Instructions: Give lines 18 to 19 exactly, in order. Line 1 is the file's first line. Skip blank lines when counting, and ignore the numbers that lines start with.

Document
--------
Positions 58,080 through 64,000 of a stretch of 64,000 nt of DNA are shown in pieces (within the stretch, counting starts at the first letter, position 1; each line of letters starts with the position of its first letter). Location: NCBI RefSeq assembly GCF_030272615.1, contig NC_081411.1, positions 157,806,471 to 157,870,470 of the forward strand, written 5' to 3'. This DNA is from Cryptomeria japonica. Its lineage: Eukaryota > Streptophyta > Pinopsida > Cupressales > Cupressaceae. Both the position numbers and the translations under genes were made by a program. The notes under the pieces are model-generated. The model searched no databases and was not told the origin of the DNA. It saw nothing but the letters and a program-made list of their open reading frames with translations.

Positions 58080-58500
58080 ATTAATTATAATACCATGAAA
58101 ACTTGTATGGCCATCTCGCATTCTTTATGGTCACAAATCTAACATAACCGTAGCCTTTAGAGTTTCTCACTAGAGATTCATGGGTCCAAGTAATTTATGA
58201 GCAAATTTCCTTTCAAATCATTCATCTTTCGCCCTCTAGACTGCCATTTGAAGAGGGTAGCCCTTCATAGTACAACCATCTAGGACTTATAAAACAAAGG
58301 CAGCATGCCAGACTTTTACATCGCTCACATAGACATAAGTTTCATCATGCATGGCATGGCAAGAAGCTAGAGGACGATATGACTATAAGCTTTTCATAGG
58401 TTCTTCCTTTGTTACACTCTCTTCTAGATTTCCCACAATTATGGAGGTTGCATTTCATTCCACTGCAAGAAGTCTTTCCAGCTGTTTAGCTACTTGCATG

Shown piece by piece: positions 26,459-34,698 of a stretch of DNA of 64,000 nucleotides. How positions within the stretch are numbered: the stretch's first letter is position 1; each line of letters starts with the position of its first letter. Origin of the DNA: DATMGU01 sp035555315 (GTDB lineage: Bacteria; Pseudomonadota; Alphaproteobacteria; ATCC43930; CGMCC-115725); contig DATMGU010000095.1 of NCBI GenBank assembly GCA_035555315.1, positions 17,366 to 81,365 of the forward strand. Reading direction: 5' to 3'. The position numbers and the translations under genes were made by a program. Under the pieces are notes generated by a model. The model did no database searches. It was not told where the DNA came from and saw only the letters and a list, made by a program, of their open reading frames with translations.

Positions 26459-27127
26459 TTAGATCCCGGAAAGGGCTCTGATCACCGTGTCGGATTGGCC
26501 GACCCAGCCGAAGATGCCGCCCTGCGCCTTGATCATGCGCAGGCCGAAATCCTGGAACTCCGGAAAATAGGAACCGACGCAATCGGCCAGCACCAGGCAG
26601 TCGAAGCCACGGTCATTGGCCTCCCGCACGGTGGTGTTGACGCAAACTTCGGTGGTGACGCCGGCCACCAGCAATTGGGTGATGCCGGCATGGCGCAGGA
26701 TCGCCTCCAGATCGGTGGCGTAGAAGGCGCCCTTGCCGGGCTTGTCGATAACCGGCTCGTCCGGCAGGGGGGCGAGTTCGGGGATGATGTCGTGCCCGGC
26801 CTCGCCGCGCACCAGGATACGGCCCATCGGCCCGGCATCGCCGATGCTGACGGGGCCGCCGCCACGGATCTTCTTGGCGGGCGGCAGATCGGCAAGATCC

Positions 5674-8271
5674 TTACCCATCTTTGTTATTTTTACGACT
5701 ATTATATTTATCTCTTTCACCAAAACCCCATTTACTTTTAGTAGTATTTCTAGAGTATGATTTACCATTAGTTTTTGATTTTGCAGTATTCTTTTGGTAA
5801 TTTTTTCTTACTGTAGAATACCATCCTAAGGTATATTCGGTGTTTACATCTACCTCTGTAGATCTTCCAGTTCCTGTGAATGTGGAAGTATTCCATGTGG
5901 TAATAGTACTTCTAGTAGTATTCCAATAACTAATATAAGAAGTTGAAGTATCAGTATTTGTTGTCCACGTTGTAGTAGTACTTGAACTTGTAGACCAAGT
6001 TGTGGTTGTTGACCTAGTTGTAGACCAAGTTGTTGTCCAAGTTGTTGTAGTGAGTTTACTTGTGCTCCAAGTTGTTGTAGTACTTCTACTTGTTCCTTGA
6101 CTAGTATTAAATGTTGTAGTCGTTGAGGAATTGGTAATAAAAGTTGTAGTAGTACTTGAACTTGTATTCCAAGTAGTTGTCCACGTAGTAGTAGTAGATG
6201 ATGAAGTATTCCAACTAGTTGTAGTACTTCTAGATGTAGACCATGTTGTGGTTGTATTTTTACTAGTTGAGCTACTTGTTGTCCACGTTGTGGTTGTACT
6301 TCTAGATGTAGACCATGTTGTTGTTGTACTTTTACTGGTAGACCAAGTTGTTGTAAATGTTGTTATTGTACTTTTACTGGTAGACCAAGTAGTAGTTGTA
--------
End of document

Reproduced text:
5801 TTTTTTCTTACTGTAGAATACCATCCTAAGGTATATTCGGTGTTTACATCTACCTCTGTAGATCTTCCAGTTCCTGTGAATGTGGAAGTATTCCATGTGG
5901 TAATAGTACTTCTAGTAGTATTCCAATAACTAATATAAGAAGTTGAAGTATCAGTATTTGTTGTCCACGTTGTAGTAGTACTTGAACTTGTAGACCAAGT